Determine whether ethylene respiration rate is indicative of fruit ripeness in green bananas.
The CI-900 ethylene meter was used to evaluate ungassed mature green bananas donated by Organically Grown in Gresham, Oregon, USA. The CI-900 is able to detect ethylene during the pre-climacteric stage. From the measurements given by the CI-900, ethylene production rates were calculated for the individual bananas. A starch test was also used to gauge the ripeness of the bananas. The results of the starch test and calculated productions rates were in good agreement with published literature.
Procedure for CI-900 and Gas Chromatograph:
Figure 1: Diagram of experiment setup for in-lab measurements with the CI-900.
CI-900 notes: Software Version 12.03 was used, and required the following configuration:
1) Manual initial loop
2) Conditioning Chamber B set to active, filled with distilled water, and run in “clean” mode until the background signal is below 20ppb.
Procedure for Starch test:
CI-900 Test Results
|CI-900 (ppm C2H4)||GC||Production Rate
|Green Banana 1||0.047||undetectable||3.02|
|Green Banana 2||0.054||undetectable||4.08|
|Green Banana 8||0.057||undetectable||4.71|
|Yellow Banana 14||0.079||undetectable||9.04|
|Yellow Banana 16||0.084||undetectable||10.37|
Table 1: CI-900 and GC values represent a single measurement of the fruit chamber headspace after 3 minutes. The production rate was calculated from the CI-900 measurement. All measurements occurred at ambient temperature, ~ 25°C.
|Temperature||13°C (56°F)||15°C (59°F)||18°C (65°F)||20°C (68°F)|
Table 2: Rates of ethylene production, low end for mature-green bananas and high end for ripening bananas .
The calculated ethylene production rates shown in table 1 are in agreement with the published production rates shown in table 2. The green mature bananas lay just below the midpoint of the 20°C range. Whereas, the yellow bananas towards the high end. The green bananas ripened within a week while stored at ambient conditions in the lab. It should be noted all measurements were carried out at ~25°C. The increase in temperature could account for the slightly higher ethylene production then reported in literature.
Starch Test Results
Figure 2: Starch Stain of Green Mature Banana #8.
Figure 3. Starch Stain of Yellow Mature Banana #16.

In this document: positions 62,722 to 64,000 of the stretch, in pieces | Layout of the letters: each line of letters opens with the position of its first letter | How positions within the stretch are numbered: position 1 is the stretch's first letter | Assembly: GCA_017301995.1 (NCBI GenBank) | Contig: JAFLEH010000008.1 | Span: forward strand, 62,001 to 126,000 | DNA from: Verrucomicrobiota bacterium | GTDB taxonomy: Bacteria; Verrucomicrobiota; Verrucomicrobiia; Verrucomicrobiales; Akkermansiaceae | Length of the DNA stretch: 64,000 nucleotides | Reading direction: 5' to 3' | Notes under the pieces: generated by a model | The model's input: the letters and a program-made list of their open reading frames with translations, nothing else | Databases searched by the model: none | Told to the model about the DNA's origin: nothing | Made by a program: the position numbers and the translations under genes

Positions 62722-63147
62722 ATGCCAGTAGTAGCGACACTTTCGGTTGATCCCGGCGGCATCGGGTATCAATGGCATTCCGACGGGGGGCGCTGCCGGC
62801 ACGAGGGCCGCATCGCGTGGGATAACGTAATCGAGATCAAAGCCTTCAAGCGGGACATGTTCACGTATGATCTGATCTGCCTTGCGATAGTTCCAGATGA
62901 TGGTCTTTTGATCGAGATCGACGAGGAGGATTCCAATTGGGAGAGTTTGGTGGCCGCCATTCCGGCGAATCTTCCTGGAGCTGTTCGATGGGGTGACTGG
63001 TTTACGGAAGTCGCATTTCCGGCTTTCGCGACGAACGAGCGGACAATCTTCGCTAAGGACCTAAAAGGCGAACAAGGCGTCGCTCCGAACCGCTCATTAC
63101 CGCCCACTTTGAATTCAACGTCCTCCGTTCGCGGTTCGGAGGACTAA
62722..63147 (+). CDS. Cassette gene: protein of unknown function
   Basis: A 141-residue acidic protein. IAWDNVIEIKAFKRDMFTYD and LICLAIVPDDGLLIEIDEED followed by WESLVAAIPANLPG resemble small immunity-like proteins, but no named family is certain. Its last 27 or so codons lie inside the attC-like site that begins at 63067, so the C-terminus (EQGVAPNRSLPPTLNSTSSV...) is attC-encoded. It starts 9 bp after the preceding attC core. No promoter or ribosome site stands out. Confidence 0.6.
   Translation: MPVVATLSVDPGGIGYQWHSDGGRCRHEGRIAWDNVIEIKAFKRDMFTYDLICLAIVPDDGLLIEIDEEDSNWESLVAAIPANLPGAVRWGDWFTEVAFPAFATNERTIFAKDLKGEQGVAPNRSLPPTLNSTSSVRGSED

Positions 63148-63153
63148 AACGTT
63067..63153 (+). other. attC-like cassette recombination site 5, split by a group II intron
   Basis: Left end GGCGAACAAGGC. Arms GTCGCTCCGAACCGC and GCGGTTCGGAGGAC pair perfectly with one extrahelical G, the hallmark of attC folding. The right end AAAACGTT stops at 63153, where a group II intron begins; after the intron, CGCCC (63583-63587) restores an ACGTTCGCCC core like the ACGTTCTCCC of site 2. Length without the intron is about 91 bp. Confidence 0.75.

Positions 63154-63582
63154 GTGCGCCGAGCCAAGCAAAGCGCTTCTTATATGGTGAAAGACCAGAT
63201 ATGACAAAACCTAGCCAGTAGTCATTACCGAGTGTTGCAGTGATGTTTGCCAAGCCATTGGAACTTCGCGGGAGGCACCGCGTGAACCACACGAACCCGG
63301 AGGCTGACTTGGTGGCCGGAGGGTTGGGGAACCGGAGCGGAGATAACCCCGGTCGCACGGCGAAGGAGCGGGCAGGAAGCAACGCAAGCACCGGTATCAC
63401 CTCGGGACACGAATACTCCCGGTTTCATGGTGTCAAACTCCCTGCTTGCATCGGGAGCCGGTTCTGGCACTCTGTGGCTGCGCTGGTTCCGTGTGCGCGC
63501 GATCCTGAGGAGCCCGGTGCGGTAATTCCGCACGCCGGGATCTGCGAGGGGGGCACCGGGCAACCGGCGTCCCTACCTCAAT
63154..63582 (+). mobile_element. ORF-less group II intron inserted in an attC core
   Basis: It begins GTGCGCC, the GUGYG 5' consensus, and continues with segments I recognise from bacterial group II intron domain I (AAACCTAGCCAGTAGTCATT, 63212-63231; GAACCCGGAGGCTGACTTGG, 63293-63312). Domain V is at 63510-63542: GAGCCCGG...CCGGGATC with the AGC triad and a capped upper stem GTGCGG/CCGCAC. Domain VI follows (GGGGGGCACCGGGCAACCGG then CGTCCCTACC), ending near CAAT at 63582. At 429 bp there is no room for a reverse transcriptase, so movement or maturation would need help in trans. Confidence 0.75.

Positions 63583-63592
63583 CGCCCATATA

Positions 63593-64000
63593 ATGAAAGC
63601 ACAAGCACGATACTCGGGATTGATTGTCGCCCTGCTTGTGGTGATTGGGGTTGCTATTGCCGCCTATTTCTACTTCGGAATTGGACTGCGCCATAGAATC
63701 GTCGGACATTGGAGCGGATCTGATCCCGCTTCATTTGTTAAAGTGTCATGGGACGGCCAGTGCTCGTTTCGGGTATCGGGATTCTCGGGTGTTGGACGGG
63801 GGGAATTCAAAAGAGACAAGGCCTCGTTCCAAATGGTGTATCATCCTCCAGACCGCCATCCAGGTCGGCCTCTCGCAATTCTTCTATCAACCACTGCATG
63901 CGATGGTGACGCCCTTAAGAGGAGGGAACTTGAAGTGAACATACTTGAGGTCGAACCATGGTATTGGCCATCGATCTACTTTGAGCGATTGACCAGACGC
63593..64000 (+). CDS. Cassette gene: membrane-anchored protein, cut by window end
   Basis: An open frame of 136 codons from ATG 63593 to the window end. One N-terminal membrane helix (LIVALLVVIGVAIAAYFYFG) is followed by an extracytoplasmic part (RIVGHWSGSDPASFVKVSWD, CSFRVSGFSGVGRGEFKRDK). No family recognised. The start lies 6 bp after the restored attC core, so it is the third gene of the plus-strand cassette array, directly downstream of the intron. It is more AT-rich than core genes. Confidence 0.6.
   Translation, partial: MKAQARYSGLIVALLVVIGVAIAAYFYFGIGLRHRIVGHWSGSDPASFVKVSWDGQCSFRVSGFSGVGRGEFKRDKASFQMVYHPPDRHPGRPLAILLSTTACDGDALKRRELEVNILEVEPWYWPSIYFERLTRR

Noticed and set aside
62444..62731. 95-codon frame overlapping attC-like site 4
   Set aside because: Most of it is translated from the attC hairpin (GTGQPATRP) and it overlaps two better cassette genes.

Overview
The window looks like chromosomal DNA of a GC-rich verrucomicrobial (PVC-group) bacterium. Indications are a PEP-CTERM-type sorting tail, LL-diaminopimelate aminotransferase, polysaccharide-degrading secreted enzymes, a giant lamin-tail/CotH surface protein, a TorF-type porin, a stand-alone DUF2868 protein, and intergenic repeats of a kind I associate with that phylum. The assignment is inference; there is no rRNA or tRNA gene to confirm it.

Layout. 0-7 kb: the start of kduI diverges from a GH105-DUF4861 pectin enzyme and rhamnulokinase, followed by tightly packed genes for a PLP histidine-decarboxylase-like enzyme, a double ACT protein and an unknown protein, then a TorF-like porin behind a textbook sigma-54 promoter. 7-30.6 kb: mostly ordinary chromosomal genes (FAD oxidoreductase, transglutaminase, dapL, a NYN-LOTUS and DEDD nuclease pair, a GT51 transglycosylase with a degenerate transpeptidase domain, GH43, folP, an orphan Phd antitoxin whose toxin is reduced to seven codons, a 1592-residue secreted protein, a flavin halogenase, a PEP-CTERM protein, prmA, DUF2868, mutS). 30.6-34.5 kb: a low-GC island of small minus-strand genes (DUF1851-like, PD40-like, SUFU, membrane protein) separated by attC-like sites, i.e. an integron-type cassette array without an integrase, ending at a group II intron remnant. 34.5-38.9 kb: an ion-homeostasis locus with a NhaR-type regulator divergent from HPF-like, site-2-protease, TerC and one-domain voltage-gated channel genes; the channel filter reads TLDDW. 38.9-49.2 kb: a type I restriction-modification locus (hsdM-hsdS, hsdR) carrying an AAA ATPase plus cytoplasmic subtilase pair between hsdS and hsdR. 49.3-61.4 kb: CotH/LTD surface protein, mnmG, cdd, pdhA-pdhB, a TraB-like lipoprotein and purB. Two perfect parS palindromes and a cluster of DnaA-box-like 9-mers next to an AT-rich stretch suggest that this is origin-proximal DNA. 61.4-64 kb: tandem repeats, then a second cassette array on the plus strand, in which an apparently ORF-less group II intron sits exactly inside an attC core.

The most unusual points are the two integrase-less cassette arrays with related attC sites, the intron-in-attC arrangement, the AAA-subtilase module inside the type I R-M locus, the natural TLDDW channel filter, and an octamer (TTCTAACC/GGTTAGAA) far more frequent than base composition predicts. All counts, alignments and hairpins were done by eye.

Figure 4. Banana Starch Index Chart .
As it can be difficult to determine fruit ripeness and maturity based solely on outer appearance, starch tests were conducted to validate the maturity of one yellow and one green replicant. Comparing figures 2 and 3 to the published banana starch index chart shown in figure 4, indicates that the green bananas, represented by banana 8, were in stage 2 of the ripening process with a high level of starch content and a slight yellowing of the skin. Whereas the yellow banana, represented by banana 16, was in stage 7 with little starch content and spotting of the skin.
The starch test indicates that the green bananas should have an ethylene production rate in the lower half of the published range, and that the yellow bananas should have an ethylene production rate near the maximum. The green bananas had an average production rate of 3.94 ul C2H4/kg·hr (s=0.85 ul C2H4/kg·hr) during stage 2 of the ripening process. The yellow bananas had an average production rate of 9.75 ul C2H4/kg·hr ( s=0.94 ul C2H4/kg·hr) during stage 7 of the ripening process. These results suggest that ethylene production rate increases as the bananas ripen.
With further testing and more data points gathered, ethylene production rate (measured by the CI-900) could be used to indicate ripeness of bananas. We would like to see these preliminary results validated by researchers with access to freshly harvested or intact green bananas.
A. Kader. Banana: Recommendations for Maintaining Postharvest Quality. UC DAVIS DEPARTMENT OF PLANT SCIENCES. http://postharvest.ucdavis.edu/PFfruits/Banana/
Fruit Ripening. UC DAVIS POSTHARVEST TECHNOLOGY. POSTHARVEST HORTICULTURE SERIES No 9. 2010. pg 51